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Mary-Kate Olsen‘s request to file for an emergency divorce from husband Olivier Sarkozy was denied by New York City Judge Michael Katz on Thursday after it was deemed “not to be an essential matter,” and now a legal expert is weighing in on the reasoning behind the dismissal.
“The court wants to make an example out of it, so the court wants to have a very public statement: ‘Do not mess with your ex right now,’” Steven Mindel, a Los Angeles-based certified family law specialist who is not involved with the case, told Fox News after the ruling.
“And so the court could have gone in one direction or the other,” Mindel explained. “The court could have heard the matter just to tell people, ‘We’re not going to let people get thrown out of their apartments right now,’ or the court may not hear the matter and say, ‘Don’t bring me trivial stuff from really wealthy people that could figure this out on their own.'”
According to TMZ, who first reported the split, Mary-Kate Olsen was looking to speed up the process with an emergency order because Sarkozy allegedly terminated the lease of their New York City apartment, and his lawyers have also reportedly emailed Mary-Kate Olsen notifying her that she needs to move out by May 18.
Mary-Kate Olsen and Olivier Sarkozy are calling it quits after 5 years of marriage.
Mindel maintained that the New York court likely wanted to send a “serious indication” that only emergency matters would be heard at this present time given the ongoing coronavirus pandemic.
“Everybody’s going to see it. So this will be a very public message from the family law courts of New York to their constituents,” he added.
Per E! News, Mary-Kate Olsen is currently residing with her sister Ashley while the status of her divorce remains uncertain.
Mindel believes that the fissured couple has some effective options at their disposal such as an alternative dispute resolution, which would consist of mediation or arbitration via a retired private judge — if they did, in fact, want to resolve their split as quickly as possible now that Mary-Kate Olsen’s living arrangement appears to be figured out thanks to the court.
“In family law, we have a phrase for when the court refuses to act and we call them slow-death orders,” Mindel explained. “And the reason why we call them that [is] because when the courts refuse to act, well, that kind of sets the stage for the parties to make economic decisions.”
Mary-Kate Olsen, left, and Olivier Sarkozy attend the launch of Just One Eye’s Ulysses Tier 1: The Ultimate Disaster Relief Kit on December 5, 2014, in Los Angeles, Calif.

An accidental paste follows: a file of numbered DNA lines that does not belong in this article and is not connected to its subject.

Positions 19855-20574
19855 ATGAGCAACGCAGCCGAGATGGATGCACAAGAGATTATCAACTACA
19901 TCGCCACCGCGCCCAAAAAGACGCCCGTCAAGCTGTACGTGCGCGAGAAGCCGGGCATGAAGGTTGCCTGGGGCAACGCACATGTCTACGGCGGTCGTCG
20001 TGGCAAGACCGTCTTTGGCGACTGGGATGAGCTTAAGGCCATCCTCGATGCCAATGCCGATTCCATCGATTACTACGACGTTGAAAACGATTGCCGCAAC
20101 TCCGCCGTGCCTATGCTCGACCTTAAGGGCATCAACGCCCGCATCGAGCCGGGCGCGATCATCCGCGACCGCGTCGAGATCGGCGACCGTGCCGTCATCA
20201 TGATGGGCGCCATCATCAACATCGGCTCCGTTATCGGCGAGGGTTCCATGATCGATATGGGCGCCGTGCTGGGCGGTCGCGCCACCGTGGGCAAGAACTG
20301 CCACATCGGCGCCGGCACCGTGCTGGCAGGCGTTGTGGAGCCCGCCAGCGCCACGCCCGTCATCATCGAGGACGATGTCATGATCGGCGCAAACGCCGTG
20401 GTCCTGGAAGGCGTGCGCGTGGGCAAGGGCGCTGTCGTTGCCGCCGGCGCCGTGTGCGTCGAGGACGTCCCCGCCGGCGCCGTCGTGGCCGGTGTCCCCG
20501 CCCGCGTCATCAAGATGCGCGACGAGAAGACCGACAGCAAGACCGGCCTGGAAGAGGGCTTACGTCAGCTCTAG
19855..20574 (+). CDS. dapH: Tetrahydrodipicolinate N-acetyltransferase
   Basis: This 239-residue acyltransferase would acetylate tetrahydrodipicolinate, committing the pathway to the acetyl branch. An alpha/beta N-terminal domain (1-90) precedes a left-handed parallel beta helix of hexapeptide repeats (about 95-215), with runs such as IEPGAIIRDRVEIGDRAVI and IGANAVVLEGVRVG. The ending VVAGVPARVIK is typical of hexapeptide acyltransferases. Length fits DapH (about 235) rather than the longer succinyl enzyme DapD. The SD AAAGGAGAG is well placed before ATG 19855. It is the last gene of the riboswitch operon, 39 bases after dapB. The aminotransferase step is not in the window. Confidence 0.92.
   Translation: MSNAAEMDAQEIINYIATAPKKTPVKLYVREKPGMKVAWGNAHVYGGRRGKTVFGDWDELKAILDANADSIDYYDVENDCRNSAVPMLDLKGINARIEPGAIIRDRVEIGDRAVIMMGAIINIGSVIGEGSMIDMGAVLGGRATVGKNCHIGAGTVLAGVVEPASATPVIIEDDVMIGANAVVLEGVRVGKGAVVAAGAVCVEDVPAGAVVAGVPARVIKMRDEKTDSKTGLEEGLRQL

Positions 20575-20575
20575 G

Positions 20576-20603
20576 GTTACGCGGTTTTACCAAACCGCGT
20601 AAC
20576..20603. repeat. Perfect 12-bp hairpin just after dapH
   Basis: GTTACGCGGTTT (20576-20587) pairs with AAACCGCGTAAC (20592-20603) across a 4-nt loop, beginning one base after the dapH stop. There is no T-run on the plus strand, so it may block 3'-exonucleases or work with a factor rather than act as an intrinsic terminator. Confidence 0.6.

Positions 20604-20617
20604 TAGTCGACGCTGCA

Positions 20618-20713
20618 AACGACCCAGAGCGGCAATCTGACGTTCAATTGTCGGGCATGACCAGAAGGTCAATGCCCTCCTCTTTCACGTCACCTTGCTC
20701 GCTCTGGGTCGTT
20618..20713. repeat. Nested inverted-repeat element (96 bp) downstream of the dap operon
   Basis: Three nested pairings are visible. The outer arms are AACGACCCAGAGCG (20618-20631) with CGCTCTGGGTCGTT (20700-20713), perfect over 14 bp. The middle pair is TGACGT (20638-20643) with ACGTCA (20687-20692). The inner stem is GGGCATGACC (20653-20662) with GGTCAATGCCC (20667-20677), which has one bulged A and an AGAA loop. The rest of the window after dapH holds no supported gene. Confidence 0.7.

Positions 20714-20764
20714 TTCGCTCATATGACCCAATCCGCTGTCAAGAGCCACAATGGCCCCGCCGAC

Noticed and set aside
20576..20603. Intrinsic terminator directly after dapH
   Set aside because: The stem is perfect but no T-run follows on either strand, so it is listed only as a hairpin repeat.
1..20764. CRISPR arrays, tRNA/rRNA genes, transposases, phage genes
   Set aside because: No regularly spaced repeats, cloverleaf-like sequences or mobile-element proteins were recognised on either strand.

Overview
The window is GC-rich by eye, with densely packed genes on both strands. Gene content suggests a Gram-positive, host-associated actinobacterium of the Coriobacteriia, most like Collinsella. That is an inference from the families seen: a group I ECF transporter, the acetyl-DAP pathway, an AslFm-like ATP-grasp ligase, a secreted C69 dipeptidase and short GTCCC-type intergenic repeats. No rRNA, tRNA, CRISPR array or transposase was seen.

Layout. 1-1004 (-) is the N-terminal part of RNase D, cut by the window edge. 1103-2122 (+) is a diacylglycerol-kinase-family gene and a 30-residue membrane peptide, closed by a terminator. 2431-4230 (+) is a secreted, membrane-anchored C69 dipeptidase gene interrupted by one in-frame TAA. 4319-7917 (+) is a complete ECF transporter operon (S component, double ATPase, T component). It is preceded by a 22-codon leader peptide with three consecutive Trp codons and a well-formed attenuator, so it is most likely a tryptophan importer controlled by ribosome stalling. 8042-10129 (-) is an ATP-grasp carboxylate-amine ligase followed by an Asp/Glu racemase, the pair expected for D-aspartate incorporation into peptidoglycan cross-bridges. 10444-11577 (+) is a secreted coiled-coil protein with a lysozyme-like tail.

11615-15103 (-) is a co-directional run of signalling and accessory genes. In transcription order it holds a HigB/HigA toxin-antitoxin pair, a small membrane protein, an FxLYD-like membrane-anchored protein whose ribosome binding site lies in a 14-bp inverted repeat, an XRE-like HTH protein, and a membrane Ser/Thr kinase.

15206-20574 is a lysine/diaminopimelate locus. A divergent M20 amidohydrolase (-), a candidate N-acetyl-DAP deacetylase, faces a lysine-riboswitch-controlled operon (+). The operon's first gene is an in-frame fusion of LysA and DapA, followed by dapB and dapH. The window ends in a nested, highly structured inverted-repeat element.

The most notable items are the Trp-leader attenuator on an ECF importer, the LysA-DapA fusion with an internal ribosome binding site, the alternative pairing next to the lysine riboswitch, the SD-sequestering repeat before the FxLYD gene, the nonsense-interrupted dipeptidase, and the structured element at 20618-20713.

(Donato Sardella/Getty Images for Just One Eye)
“And it’s not because the court doesn’t care or because it’s not important. It’s because the court needs the parties to work these problems out themselves,” Mindel noted. “And the court understands that if it doesn’t make an order, for instance, if the house has value, somebody will make the house payment. And then at some later point in time, the court will then resolve all of the issues instead of resolving issues kind of one issue at a time.”
“And so we call those slow death orders and they’re very effective by judges because it forces the parties to get in a room and try to talk things out,” Mindel added.
Mindel says Mary-Kate Olsen’s primary next step after establishing a residence and securing her belongings is to actually decide how to move forward with the divorce, which could mean the parties meeting to put the matter to bed.
Actresses Ashley Olsen, left, and Mary-Kate Olsen arrive for a Museum of Modern Art tribute to director Tim Burton in New York November 17, 2009.
“My suspicion is that the complexity of any pre or post-marital agreement is relatively straightforward and will regulate how quickly the divorce moves to the system,” he explained. “And now that they’ve resolved this instant issue of who has the most power in the relationship with regard to the house – because the courts have kind of resolved that for them by doing nothing – I suspect that the rest of the divorce will be very quiet because the parties have no children.”
Mindel added: “They don’t really have a lot of reason to be in court at this point because the business managers and other financial handlers will probably resolve their financial situation for the two of them. Both of them may be heavily disengaged in this process.”
Fox News’ Melissa Roberto contributed to this report